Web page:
Title: Col. Cody gets his Indians | Mr. Morgan finds he is not a bigger man the Mr. Noble

Periodical: New York Times

Date: March 4, 1891

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Indian Commissioner Morgan has discovered once more that he is not a bigger man than the Secretary of the Interior. Somebody started the story last Fall that the Indians who had been taken abroad by Col. William F. Cody to take part in the "Wild West" had been badly treated and were surrounded by degrading influences.

As soon as Col. Cody, better known as "Buffalo Bill," heard of this talk he rounded up his Indians, who were in Winter quarters at Strasburg, and brought them to Washington to give Commissioner Morgan an ocular demonstration of the falsity of the report. It was an expansive undertaking. When the Indians reached Washington, Col. Cody sought an interview with Morgan. To his surprise, the Commissioner kept him waiting from day to day, and it was not until Buffalo Bill had secured the active help of a prominent Cabinet officer that he was able to bring his troop before the Commissioner. Then the Indian troubles broke out in the West, and, at the solicitation of the authorities, Cody and his friendly Indians went to Pine Ridge and did good service for the Government.

But when the Colonel got ready to take his Indians back to Europe, he found a large-sized snag in his way. Commissioner Morgan flatly refused to permit a single red man to leave the reservation. He had been told that the Indians did not have proper surroundings abroad, and he considered it much better that they should remain on the reservation than be demoralized by foreign travel.

No amount of evidence that Col. Cody could produce, included that of many leading Americans who had seen the show in Europe, could affect Commissioner Morgan, nor would he listen to the recommendations of Indian agents and Gen. Miles and Col. Forsythe that it would be the best way to prevent a renewal of troubles in the Spring to let Cody take a hundred of the Sioux out of the country. The Nebraska Senators and Representatives joined in trying to induce Morgan to issue the permits, but the only result was to call out an order from Morgan for the arrest of any agent of Cody who tried to take an Indian away from the reservation.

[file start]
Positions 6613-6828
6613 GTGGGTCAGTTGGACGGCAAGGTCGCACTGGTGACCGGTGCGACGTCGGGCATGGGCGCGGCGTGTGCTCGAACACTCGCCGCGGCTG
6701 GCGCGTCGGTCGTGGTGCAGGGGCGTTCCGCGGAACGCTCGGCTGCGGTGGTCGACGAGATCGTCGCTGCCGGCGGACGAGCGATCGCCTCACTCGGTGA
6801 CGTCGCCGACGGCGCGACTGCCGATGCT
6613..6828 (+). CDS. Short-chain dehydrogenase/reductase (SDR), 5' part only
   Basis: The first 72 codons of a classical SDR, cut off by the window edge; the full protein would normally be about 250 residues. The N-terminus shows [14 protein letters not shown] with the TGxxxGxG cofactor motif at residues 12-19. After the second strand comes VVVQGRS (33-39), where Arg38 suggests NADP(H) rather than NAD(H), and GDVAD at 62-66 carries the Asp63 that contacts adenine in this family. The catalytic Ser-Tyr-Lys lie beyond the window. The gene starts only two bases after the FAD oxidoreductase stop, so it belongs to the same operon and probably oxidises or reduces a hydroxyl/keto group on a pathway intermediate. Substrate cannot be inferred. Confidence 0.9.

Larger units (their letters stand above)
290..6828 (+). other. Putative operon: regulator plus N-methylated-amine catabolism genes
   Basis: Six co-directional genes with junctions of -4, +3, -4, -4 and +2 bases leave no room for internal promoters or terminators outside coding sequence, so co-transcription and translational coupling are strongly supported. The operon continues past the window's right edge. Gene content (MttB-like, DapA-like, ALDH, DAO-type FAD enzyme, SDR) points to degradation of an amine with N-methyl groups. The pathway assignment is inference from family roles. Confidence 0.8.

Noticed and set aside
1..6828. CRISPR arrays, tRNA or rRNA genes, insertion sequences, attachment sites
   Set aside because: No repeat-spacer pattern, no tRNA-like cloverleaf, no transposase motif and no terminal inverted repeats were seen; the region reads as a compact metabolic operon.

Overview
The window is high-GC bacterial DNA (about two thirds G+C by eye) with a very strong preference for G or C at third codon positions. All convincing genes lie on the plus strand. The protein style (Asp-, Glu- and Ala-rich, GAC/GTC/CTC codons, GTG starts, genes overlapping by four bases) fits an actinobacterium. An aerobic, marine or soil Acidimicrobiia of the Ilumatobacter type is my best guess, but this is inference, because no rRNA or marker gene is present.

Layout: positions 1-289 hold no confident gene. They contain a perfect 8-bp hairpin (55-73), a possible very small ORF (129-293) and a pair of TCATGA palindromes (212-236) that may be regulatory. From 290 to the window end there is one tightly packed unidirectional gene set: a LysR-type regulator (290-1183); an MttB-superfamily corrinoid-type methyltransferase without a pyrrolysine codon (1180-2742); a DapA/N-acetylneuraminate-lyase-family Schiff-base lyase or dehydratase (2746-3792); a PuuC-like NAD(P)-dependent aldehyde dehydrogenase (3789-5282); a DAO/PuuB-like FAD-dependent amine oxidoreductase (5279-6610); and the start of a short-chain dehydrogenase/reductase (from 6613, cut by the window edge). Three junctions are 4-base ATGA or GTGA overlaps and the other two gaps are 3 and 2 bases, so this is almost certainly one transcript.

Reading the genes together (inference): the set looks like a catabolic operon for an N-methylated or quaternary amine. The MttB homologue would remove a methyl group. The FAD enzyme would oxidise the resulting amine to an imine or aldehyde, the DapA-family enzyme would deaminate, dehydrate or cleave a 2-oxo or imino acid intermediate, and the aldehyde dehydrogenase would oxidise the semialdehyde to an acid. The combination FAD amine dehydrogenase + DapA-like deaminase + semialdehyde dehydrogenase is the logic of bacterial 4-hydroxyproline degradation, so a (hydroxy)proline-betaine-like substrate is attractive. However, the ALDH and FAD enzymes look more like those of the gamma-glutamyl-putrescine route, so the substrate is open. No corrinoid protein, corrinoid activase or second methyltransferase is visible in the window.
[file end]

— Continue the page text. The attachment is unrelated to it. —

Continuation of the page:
It had cost Col. Cody a good many thousand dollars to bring his hundred Indians to the United States and take care of them here, and then to have them suddenly corralled by the Indian Commissioner after their return passage had been paid for was a little disheartening. Col. Cody has been here a week working hard to prevent the destruction of his show by Morgan's arbitrary act. The matter was finally laid before Secretary Noble, and to-day the Secretary overruled the Commissioner, and issued an order directing that Col. Cody be given liberty to take to Europe as many of the Sioux Indians as he wished. A fortnight hence 100 of the redskins will sail with Buffalo Bill, and Commissioner Morgan, who boasted that he never attended a theatre or a circus in his life, will have to give them up to the demoralizing and degrading influences of foreign travel and contact with the civilization of the white man.

Title: Col. Cody gets his Indians | Mr. Morgan finds he is not a bigger man the Mr. Noble

Periodical: New York Times

Date: March 4, 1891

Topic: Lakota Performers

People: Morgan, Thomas J. (Thomas Jefferson), 1839-1902 Noble, John W. (John Willcock), 1831-1912

Places: Pine Ridge Indian Reservation (S.D.)

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